My second flight from hell happened Christmas 2007. I booked a flight from Frankfurt, Germany to Portland, Oregon months in advance and I was really looking forward to seeing good friends again after quite a while.
I was booked on United from Frankfurt to Chicago O’Hare and later to Portland. It was December 23rd and I was scheduled to arrive in Chicago around 5pm; my connecting flight should leave around 7pm and land a few hours later in Portland.
The flight from Frankfurt to Chicago was more or less uneventful, but the captain announced shortly before landing that the weather in Chicago was pretty snowy and we should expect some turbulence.
We arrived safely and I headed to the gate where my plane to Portland was located. By the time I arrived I noticed a huge amount of people sitting on the floor, lying on benches and generally waiting in the terminal. After a look on the flight monitors I recognized that a lot of flights were already delayed or even cancelled due to the bad weather. Two previous flights to Portland were delayed by an hour or more but mine was still on time… that made me thankful but I didn’t really have a good feeling. Should I really be one of the lucky guys this time? Well, let’s keep it short – of course I wasn’t.
After my flight was delayed for about 45 minutes (which was nothing compared to all the other flights that day), we were allowed to board and sit down. After I found my seat and sat down, all passengers including me didn’t see or hear anything from the crew. There was no captain, no steward, no service, nothing. That surprised us,and after about an hour the gate agent made an announcement: “Dear passengers, we’re sorry to inform you but your crew won’t make it due to the heavy snowfall outside. Please get off the plane and line up at United customer service.”
So we all got outside and searched for the next customer service desk. The desk was pretty easy to find because people were already waiting in a line that was longer than any other line I’ve ever seen. I got my place in line and heard a guy shouting, “Passengers booked to Portland, Oregon please come to desk XX.”
I grabbed my carry-on luggage and started to run. I arrived at the desk as third in line and was pretty excited because I had no clue what could happen. By that time my cell phone battery was of course dead and I didn’t have my friend’s phone number in memory, so there was no chance that he could do anything for me and that I could inform him about my situation. The agent handed me a hotel voucher and told me to come back to the airport at 5am the next morning. It was 11pm when the bus picked us up and brought us to the hotel.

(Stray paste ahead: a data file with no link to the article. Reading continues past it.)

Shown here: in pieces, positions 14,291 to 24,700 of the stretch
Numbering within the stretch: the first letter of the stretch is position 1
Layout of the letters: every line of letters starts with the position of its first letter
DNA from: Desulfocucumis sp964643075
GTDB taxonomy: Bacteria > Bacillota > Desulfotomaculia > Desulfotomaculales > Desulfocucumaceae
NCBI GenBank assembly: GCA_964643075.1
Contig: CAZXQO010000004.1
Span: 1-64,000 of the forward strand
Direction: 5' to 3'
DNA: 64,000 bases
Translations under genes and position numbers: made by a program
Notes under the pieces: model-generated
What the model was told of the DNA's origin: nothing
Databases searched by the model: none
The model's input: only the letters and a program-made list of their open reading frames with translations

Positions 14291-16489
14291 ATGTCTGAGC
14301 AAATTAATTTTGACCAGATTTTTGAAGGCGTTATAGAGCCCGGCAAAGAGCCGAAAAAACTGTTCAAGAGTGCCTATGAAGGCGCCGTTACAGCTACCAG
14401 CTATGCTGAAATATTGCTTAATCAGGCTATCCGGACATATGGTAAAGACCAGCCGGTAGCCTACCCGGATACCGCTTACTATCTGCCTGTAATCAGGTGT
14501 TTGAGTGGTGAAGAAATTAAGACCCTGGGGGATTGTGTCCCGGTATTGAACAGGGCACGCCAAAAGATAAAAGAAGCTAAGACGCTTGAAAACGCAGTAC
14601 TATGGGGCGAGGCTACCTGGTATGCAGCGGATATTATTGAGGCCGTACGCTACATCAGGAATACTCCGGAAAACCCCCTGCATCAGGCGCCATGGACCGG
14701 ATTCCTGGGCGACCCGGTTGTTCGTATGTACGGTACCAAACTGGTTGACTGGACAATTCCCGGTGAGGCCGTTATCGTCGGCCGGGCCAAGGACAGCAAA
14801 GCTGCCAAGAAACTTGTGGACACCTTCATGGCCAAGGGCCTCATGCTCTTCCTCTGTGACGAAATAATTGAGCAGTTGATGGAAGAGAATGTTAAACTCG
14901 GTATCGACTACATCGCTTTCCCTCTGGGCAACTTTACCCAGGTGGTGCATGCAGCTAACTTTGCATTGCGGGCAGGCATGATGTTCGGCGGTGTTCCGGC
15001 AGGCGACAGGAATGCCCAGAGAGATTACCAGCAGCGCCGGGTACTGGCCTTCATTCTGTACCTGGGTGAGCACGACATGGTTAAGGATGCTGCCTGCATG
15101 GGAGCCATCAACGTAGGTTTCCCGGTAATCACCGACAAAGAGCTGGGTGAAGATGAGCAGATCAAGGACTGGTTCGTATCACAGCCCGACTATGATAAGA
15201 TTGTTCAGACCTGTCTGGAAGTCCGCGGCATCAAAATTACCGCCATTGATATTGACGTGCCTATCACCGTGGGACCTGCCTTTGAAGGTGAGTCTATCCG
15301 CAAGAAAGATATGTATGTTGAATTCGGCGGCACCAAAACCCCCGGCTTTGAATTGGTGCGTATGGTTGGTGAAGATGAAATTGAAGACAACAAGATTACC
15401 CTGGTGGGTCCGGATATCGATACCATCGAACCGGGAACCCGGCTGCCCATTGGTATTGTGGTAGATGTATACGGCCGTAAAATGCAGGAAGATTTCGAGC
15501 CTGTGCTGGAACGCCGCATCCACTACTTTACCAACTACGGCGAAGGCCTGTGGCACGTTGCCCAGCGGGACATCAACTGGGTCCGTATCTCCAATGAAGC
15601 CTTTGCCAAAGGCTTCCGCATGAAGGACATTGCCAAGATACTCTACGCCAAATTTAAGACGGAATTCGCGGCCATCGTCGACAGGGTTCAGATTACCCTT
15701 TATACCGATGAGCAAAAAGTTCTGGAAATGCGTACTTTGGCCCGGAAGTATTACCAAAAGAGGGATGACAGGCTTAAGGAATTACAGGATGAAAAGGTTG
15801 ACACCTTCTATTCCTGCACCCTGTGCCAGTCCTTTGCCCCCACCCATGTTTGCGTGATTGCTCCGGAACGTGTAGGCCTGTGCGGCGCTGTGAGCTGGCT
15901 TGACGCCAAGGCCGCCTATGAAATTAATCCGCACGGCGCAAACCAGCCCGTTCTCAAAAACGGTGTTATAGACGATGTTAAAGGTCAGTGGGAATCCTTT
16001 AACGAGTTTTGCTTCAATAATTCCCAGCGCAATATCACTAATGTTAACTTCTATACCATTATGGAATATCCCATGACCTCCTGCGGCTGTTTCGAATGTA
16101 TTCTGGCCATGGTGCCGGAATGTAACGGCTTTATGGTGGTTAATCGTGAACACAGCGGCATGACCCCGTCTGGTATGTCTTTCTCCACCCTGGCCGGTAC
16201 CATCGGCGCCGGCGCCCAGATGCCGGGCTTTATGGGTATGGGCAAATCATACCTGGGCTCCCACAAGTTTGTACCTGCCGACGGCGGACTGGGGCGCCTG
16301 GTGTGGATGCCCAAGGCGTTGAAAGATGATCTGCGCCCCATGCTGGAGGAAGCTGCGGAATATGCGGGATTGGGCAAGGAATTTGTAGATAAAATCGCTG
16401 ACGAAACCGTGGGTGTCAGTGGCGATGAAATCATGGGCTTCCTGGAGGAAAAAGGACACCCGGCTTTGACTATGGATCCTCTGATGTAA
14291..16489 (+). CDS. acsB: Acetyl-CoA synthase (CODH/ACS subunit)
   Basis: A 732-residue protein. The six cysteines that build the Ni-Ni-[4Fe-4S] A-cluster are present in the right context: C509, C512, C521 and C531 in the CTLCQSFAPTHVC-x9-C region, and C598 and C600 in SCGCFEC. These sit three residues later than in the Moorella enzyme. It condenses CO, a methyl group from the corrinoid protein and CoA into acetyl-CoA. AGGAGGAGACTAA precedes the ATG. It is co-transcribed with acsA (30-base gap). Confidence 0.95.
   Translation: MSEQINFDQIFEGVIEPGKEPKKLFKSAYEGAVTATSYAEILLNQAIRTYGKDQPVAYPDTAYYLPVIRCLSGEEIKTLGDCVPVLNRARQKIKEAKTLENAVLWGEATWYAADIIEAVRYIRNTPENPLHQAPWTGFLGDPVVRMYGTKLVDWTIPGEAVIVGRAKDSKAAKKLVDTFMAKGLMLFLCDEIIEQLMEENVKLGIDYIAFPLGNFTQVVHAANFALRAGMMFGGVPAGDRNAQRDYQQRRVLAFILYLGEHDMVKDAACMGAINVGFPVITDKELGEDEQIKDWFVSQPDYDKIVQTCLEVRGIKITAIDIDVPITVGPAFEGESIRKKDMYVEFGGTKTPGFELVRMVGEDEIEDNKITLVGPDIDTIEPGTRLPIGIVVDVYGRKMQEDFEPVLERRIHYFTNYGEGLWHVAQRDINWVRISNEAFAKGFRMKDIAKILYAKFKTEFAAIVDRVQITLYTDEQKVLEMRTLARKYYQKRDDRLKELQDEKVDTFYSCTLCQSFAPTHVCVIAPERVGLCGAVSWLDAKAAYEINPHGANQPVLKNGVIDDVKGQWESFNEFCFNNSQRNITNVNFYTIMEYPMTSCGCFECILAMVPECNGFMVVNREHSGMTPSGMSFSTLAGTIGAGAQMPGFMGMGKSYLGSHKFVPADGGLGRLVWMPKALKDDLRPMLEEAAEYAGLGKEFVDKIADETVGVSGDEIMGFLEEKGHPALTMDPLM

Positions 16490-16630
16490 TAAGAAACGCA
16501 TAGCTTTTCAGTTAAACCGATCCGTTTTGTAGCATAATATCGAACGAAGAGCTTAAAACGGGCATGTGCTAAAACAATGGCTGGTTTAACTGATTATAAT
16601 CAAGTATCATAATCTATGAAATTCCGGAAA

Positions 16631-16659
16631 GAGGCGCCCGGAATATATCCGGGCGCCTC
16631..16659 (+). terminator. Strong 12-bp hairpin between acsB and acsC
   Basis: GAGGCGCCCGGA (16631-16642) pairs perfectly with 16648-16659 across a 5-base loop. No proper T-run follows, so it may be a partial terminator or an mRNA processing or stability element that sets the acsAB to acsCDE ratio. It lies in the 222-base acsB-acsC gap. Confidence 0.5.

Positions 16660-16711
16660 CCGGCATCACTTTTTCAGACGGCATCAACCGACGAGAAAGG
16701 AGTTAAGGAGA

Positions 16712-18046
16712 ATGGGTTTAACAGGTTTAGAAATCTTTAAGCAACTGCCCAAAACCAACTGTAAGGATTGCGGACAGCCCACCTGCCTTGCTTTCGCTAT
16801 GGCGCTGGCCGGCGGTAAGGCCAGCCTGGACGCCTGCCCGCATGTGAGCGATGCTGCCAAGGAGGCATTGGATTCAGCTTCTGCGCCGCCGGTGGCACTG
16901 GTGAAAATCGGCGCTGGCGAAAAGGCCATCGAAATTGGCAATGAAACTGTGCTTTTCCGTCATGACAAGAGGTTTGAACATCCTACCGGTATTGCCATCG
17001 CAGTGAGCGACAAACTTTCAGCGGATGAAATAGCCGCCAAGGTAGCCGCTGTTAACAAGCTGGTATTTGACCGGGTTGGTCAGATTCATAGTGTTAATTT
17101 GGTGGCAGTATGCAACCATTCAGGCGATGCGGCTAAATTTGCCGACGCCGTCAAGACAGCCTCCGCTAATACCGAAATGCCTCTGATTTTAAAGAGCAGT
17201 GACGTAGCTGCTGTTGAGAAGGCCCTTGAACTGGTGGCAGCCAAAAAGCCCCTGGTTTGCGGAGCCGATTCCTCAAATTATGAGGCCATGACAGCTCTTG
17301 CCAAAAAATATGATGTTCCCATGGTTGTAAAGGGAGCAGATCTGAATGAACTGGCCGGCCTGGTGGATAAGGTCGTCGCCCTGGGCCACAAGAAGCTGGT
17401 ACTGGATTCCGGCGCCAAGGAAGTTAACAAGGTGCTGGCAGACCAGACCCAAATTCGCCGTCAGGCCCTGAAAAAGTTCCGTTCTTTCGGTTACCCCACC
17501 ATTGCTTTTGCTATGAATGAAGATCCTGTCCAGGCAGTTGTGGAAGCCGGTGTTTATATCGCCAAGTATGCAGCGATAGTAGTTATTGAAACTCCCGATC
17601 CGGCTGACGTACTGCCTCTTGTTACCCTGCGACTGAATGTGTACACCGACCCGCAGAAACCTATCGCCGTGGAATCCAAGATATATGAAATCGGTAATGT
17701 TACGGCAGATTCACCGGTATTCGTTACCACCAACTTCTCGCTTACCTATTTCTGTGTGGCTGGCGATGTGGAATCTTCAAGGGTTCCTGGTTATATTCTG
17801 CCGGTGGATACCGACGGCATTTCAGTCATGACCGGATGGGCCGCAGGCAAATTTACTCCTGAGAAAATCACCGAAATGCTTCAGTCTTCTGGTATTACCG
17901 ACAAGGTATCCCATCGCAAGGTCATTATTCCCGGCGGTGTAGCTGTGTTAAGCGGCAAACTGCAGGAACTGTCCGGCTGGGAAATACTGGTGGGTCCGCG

Realizing that people from three flights to Portland were in that hotel and on stand-by didn’t really make my mood get any better. After checking-in at the hotel, I asked for a battery charger and was finally given one. I called my friend and was told that he kept tracking my flight and had already made a reservation for me at a 5 star hotel… bad luck for me, but all I needed was a bed for a night, so it didn’t really bother me.
Four hours later I found myself on the way back to the airport, and after going through security I was told to go to gate XX and wait for any free seats on the next planes. Three more flights to Portland were scheduled and mentioned by the gate agent, but the weather still was not as good as it probably should have been.
After the first flight had been filled with stand-by passengers, I wondered if I’d be considered because my flight was booked miles from my friend from Portland. Flight two was filled but my name was still not announced. There wasn’t many people left when the agent announced the lucky names to get on plane number three, so I guessed my chances on plane three were alright. Well, my name was not on their list and the doors were closed without me onboard.
Starting to get a little desperate at this point cannot describe the way I felt. Being in a foreign country with no knowledge about the procedure and not knowing what to do, I asked the gate agent what he could do for me. He looked in his computer, talked to the other agents, printed out a boarding pass and said to my surprise, “There is a fourth flight with destination Portland leaving in a minute. If you run you can perhaps catch it.” I then asked him if he could inform his co-workers at the other gate that there is a person running like hell and willing to go on that plane. I didn’t wait for his answer but was thankful to be given a chance.
I ran to the other terminal through the colorful lighted tunnel and arrived at the gates only a few minutes later. The gate agent smiled and said that I probably set a new record and that she was happy to have me onboard. You can’t believe how happy I was. I got the last seat on the last flight for that day (or let’s say for three days, because O’Hare airport was shortly closed after my flight took off due to heavy snowfall) and was relieved when I got off the plane.
I didn’t forget about my checked-in bag; I waited a loooong time at the carousel but was not lucky. So I went to the lost baggage counter and found a line that was about 60 feet long. After a minute of waiting I heard a silent voice from a woman who said from far away, “OK, passengers from Chicago please follow me through this door.” I didn’t know what she really said, but since my situation was not about to get any better, I left my place in line and ran to a TSA agent who, in my opinion, gave instructions to follow her. She asked me what I wanted and I explained that I just arrived from Chicago. She led us 10 people to a baggage cart where we could try our luck. After a few minutes I found my bag and was more than relieved that the horrible trip that lasted for more than 36 hours came to an end.
What did I learn from it all?
- Avoid flying to or from Chicago in winter
- Keep your friend’s phone number in memory
- Never lose hope